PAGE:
Some people find that wearing a sleep mask and taking a good nap can really help them cope and resolve their headache.
Your mouth and lips feel very dry and you are extremely thirsty
Becoming dehydrated is actually easier than you can imagine.
One of the first signs of mild dehydration is thirst, but as it progresses you can experience dry mouth, too. It’s important to pay attention to these signs so that they don’t develop any further.
A few years back I ignored the early signs of dehydration and ended up fainting, in the ER, and $700 poorer!
So, feel better and avoid wasting your hard-earned money by drinking water often. Here’s what you should do if you’re dehydrated.
Your home is so messy it’s affecting your emotional health
Okay, this may sound trivial but if you’re at the point where your home is a mess and it’s causing you to be disorganized and lose focus, you might want to take some time off to take care of it.
This is an overlooked part of feeling good, a component of your overall well being. If it’s been a while and this is still bothering you, take a mental health day for yourself and your home. You’ll feel better the next morning.
You have occupational burn-out
Recently, the World Health Organization included burn-out in its Classification of Diseases, as an “occupational phenomenon”. Burn-out is described in a chapter called “factors influencing health status or contact with health services – which includes reasons for which people contact health services but that are not classed as illnesses or health conditions.”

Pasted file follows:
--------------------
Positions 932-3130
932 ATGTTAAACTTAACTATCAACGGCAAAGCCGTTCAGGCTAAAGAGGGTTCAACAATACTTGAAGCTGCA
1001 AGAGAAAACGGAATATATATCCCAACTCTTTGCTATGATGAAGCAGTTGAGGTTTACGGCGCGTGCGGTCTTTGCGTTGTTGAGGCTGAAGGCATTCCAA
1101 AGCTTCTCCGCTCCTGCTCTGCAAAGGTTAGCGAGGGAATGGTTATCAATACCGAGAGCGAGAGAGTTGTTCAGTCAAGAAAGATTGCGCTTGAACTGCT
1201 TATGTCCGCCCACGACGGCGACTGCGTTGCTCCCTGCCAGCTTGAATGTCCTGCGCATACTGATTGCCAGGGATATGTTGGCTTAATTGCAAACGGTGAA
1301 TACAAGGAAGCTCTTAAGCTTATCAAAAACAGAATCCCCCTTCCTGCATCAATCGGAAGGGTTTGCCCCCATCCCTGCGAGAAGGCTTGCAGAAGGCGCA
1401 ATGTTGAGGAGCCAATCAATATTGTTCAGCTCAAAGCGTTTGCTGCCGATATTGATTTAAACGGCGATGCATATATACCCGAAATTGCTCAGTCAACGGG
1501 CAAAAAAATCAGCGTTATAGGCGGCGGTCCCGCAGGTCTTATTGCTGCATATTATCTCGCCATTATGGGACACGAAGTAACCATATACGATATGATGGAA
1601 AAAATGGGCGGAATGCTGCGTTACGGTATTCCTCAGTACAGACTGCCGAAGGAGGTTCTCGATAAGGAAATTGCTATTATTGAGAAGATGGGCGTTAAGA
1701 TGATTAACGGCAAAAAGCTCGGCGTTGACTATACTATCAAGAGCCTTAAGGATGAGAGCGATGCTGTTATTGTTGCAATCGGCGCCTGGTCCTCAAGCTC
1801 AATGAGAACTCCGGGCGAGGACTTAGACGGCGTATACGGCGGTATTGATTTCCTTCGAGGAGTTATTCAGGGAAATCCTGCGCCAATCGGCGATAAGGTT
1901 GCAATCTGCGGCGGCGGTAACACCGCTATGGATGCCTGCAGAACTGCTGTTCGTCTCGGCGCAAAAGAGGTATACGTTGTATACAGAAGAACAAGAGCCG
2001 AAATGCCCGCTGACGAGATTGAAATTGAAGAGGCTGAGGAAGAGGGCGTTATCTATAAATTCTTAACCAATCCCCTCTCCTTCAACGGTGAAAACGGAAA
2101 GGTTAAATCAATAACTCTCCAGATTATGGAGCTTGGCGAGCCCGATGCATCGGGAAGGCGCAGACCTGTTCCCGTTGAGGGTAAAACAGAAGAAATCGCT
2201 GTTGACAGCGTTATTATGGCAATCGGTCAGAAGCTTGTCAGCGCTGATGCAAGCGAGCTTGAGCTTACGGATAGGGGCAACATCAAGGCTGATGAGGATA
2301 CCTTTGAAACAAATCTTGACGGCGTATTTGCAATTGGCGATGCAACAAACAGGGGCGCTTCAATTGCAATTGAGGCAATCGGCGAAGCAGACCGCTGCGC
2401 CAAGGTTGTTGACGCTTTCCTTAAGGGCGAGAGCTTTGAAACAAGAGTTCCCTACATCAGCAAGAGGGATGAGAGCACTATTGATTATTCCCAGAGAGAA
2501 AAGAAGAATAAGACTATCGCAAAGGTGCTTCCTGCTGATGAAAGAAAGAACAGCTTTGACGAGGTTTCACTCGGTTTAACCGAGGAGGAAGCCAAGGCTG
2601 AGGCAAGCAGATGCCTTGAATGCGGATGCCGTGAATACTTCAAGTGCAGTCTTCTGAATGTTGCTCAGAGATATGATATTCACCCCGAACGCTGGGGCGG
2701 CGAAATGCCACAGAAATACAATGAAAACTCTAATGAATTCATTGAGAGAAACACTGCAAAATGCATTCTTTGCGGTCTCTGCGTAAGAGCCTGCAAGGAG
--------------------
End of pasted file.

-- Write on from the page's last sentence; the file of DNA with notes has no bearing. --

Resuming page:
According to the WHO, burn-out results “from chronic workplace stress that has not been successfully managed.”
So, you should look out for these indicators: “feelings of energy depletion or exhaustion; increased mental distance from one’s job, or feelings of negativism or cynicism related to one’s job; and reduced professional efficacy.”
If you are experiencing any of these things and feel like you need a day off, go ahead and take it.
Consider it a precaution to avoid feeling worse or becoming actually sick in the upcoming days. These signs about the state of your emotional health are more powerful than you might think and you shouldn’t ignore them.
Taking a mental health day is underrated, yet a necessity for your overall well being and feeling good. Now’s the time to take care of your emotional health – if not now, when?
That’s my take!
What things usually make you realize you need to take a mental health day? What markers do you use to asses your well being and emotional health?
Tom @ Dividends Diversify says
Back in my full-time work days, I would have scored 6 out of 10 on this list. Mental exhaustion, lack of interest in work, lack of creativity at work are some other symptoms I remember. It always took me more than a day to recover. Tom